Recently Published

Developmental Trajectories of Young Children with Neurofibromatosis Type 1: A Longitudinal Study from 21 to 40 Months of Age
The Children’s Hospital at Westmead (Sydney)

This study mapped out the developmental path of young children with NF1 in the first 4 years of life.  The children were tested at 21 months, 30 months and 40 months of age on things such as mental development, general intelligence, the number of single words their child produced, basic vocabulary, verbal fluency, temperament and behaviour.

They found that this group of young children with NF1 had similar temperament (nature) to those without NF1.  However, the children with NF1 were found to have lower cognitive function than unaffected children which can result in learning difficulties later on.  They found that earlier mental functions and productive vocabulary are good predictors of general intelligence and language performance in children and therefore, the researchers suggest that early testing and assessment can be helpful and should start from early childhood.

*Learning assessments for children with NF1 are available in Sydney through the Children’s Hospital at Westmead in the NF1 Learning Clinic and at The Royal Children’s Hospital in Melbourne through the NF1 clinic

The Impact of Neurofibromatosis Type 1 on the Health and Wellbeing of Australian Adults
Hilda A. Crawford et al. 2015

This research asked sixty adults with a range of disease severity and visibility about the ways that NF1 impacted on their life and health.  Results showed five major ways that NF1 impacts and they are; the cosmetic burden, learning difficulties, concern about passing NF1 onto their children, uncertainty about progression of the disorder and pain.  Interestingly, the mildly affected adults shared many of the same concerns as those more severely affected.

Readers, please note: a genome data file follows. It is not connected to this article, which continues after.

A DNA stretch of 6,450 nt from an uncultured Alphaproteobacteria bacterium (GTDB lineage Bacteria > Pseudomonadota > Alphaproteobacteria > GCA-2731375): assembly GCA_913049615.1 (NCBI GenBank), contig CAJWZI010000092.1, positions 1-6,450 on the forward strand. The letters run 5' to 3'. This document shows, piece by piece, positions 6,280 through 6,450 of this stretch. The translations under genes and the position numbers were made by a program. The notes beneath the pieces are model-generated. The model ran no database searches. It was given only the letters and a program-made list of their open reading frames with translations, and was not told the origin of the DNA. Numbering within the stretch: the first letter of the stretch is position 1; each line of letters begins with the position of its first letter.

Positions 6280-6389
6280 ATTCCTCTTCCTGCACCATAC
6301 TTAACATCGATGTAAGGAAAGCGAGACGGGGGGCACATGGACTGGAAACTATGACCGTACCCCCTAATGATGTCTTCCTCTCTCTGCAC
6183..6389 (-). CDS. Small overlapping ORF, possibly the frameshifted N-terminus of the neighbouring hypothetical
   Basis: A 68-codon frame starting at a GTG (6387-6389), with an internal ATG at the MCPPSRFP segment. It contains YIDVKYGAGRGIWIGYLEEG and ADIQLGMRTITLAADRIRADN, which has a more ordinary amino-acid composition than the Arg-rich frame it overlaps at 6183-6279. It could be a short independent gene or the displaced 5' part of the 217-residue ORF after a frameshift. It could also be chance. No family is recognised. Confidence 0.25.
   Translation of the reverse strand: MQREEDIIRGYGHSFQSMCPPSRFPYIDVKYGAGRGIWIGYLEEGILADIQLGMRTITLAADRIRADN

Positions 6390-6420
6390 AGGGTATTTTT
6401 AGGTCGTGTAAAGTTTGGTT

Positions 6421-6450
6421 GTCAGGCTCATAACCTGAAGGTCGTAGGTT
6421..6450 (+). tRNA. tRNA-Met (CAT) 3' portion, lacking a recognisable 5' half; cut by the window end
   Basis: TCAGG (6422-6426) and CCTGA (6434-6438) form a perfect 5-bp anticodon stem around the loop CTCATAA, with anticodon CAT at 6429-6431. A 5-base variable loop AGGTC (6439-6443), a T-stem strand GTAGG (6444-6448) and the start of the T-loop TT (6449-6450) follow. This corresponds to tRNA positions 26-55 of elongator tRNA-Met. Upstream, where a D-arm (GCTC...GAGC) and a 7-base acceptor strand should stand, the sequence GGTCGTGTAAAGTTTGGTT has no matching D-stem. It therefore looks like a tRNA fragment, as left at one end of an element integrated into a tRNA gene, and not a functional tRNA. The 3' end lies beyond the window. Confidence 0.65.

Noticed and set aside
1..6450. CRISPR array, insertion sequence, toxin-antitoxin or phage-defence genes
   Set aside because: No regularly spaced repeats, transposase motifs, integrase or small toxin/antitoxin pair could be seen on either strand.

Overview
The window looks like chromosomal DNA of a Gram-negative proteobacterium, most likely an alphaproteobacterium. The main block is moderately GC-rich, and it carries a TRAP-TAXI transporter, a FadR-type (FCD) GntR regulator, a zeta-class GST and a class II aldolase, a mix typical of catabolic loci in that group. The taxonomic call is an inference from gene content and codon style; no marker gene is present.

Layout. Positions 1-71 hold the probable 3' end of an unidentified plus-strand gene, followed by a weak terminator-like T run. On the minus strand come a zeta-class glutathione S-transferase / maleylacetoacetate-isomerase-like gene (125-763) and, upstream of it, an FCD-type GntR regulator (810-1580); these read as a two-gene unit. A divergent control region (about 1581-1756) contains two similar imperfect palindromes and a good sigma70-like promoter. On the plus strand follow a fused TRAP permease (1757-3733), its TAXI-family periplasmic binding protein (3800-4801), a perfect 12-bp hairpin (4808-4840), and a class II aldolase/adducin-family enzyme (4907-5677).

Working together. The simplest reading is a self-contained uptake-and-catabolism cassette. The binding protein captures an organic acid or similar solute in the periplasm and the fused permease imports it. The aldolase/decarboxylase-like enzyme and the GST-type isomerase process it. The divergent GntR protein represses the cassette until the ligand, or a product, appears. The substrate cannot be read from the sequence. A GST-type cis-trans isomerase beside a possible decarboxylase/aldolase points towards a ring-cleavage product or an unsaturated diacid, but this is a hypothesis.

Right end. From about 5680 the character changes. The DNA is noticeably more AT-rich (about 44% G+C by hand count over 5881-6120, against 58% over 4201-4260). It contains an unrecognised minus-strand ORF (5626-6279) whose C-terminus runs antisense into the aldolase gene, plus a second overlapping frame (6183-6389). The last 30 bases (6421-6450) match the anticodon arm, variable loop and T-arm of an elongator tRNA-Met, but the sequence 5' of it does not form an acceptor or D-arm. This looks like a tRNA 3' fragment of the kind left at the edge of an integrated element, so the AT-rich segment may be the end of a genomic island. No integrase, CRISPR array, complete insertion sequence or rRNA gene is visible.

This work helped to improve the understanding of the impact of NF1 on adults and adds to current recommendations for care.

Uptake of Health Monitoring and Disease Self-Management in Australian Adults with Neurofibromatosis Type 1: Strategies to Improve Care
Hilda A. Crawford et al. 2015

This study was done to find out how adults with NF1 in Australia have their health checked and if they can or how well they can manage their own health. 

Almost half of the adults said they had no regular health checks and four main reasons were given; they didn’t know where to go for care, they didn’t know they needed regular checks, they thought nothing could be done for NF1 so didn’t bother, and they felt healthy and didn’t think it necessary to have a check-up.

The study suggested that adults with NF1 didn’t know how their disorder should be managed and didn’t have the confidence to manage their own health and health care. 

The results are important for clinicians and those who work with adults with NF1 and their families.